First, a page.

In these Bible verses we will use Young’s Literal Translation, which is not easy to read but uses ‘hades’, the actual word in the original texts, and not the invented word ‘hell’.

  • And you, Capernaum, which unto the heaven was exalted, unto hades you shall be brought down (Matt 11:23, Luke 10:15). “Capernaum, you think you’re so great but soon you’ll be nothing.” There is no context of punishment.
  • And I also say to you, that you are a rock, and upon this rock I will build my assembly [ekklesia], and the gates of Hades shall not prevail against it (Matthew 16:18). We, the ekklesia, are going to overcome the grave. We do not need to be fearful of death.
  • There are 2 uses of hades in Acts, both quoting a single OT reference to Sheol, that the Messiah’s soul was not left to hades, nor did His flesh see corruption (Acts 2:27, 31).
  • Breaking the power of death: Where, O Death, thy sting? Where, O Hades, thy victory? (1 Cor 15:55).
  • 4 times in Revelation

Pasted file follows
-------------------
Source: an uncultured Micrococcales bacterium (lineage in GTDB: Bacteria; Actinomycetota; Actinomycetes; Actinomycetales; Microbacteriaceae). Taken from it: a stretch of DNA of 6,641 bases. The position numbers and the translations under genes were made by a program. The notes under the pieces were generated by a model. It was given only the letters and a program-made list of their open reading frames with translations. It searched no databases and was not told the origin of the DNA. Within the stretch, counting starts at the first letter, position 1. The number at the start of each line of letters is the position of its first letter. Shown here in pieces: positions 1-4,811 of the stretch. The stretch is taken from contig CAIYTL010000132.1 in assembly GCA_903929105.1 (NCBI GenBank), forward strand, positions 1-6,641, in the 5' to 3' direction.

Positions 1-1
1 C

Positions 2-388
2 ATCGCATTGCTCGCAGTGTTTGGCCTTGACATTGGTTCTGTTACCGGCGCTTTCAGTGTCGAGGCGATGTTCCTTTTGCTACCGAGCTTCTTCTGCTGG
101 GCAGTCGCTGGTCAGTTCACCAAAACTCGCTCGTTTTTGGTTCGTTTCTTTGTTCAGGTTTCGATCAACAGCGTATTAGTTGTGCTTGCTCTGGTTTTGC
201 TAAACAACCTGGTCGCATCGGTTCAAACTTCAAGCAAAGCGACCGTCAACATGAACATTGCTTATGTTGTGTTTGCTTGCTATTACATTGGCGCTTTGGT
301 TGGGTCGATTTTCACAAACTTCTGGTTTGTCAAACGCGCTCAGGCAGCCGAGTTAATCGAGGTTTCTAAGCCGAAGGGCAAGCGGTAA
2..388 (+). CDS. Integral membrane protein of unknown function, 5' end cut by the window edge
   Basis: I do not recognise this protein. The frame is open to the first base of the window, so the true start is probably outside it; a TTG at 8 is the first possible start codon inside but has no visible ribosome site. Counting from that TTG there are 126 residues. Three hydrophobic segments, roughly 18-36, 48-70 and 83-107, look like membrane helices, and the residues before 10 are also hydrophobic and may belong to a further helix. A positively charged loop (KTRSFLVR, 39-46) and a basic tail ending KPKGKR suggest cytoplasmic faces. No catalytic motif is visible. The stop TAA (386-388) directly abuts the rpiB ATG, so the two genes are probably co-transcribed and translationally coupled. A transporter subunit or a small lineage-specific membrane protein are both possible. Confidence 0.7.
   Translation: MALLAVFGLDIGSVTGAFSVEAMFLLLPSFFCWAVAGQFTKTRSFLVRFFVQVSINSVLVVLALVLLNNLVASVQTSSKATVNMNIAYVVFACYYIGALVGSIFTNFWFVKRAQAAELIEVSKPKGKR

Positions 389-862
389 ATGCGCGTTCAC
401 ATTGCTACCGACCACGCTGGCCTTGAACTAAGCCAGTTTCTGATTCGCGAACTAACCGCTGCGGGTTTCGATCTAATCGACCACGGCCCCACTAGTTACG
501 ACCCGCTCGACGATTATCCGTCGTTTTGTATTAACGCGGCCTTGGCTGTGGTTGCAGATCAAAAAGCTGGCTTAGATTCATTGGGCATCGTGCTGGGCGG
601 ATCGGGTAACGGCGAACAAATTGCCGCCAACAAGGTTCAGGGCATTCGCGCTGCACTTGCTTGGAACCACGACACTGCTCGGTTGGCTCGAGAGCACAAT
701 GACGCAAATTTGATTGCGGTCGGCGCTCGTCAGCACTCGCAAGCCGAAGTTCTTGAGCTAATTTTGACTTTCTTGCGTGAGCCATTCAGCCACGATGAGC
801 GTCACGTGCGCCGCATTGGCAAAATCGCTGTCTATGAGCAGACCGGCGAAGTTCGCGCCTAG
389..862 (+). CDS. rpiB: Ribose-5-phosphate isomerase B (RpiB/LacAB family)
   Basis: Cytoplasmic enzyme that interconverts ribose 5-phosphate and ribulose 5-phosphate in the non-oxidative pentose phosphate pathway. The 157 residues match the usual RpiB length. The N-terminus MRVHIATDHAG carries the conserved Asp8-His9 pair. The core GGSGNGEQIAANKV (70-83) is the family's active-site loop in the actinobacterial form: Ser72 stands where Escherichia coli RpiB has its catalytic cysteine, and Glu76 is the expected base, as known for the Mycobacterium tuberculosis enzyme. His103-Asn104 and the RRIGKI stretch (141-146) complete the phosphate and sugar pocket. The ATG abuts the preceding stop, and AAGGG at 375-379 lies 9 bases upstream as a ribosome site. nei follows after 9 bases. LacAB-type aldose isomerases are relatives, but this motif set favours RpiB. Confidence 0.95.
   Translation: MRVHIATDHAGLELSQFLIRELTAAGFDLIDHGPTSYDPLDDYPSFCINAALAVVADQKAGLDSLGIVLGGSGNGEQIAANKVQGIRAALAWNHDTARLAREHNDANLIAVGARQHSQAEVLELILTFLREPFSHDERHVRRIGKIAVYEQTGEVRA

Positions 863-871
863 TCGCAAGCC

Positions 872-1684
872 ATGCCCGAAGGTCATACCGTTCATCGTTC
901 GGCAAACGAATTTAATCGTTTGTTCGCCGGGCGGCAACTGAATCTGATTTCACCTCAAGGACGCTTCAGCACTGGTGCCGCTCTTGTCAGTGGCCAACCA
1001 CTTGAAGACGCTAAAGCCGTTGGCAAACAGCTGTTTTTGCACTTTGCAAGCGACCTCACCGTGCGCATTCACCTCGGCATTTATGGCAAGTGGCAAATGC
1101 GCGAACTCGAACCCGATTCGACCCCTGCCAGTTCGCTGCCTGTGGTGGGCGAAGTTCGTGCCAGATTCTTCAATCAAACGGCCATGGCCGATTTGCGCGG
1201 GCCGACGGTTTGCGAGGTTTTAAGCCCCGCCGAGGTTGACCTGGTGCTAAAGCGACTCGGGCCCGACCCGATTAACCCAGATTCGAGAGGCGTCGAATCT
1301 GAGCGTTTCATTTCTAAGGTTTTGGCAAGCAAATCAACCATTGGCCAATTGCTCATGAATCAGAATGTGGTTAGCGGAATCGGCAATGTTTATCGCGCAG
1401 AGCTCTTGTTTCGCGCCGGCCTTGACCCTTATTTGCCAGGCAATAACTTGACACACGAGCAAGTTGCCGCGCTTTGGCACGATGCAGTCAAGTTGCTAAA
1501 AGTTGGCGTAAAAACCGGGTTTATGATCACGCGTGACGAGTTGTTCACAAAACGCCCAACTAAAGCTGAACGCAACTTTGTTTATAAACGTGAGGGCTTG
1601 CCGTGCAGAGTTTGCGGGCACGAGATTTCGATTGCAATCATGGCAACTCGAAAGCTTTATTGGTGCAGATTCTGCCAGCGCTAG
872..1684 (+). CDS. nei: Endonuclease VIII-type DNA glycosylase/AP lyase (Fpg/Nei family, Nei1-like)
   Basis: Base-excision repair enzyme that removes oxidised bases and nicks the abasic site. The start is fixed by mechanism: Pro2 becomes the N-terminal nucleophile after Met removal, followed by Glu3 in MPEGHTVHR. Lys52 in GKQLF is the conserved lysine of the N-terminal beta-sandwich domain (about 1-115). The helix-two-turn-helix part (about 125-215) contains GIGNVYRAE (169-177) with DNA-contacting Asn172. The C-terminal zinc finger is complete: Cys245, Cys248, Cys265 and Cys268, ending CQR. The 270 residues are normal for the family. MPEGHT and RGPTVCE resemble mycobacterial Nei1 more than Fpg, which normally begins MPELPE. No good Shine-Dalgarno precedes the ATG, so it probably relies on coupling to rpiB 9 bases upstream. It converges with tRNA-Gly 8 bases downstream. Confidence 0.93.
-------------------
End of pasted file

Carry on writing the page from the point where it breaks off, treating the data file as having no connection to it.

• and he who is living, and I did become dead, and, lo, I am living to the ages of the ages. Amen! And I have the keys of the hades and of the death (Rev 1:18). Jesus has the keys of death and the grave – to set people free, not to lock them up!
    • and I saw, and lo, a pale horse, and he who is sitting upon him – his name is Death, and Hades doth follow with him (Rev 6:8). A personification of ‘the grave’, or perhaps the Greek god who, in that mythology, rules over the place of the dead.
    • and the sea did give up those dead in it, and the death and the hades did give up the dead in them, and they were judged, each one according to their works (Rev 20:13). Again, simply ‘the grave’ (and according to this verse, judgment comes after the dead come out of it, not before).
    • and the death and the hades were cast to the lake of the fire – this [is] the second death (Revelation 20:14). Death and the grave are not the end. They are to be put somewhere else, and we will look at this ‘lake of fire’ in a future post.

None of these references relates to torment or punishment. The only use of ‘hades’ which may appear to do so is in Luke 16:23, in the story of the rich man and Lazarus.

  • and in the hades having lifted up his eyes, being in torments, he doth see Abraham afar off, and Lazarus in his bosom.

There are several things to say about this passage:

  • This whole story may not be original to Jesus. Its roots can be traced back to the Hebrew traditional text Gemara Babylonicum, which dates from Israel’s captivity in Babylon.
  • The primary characters in the story are not distinguished from one another by righteousness or wickedness but by wealth and social standing.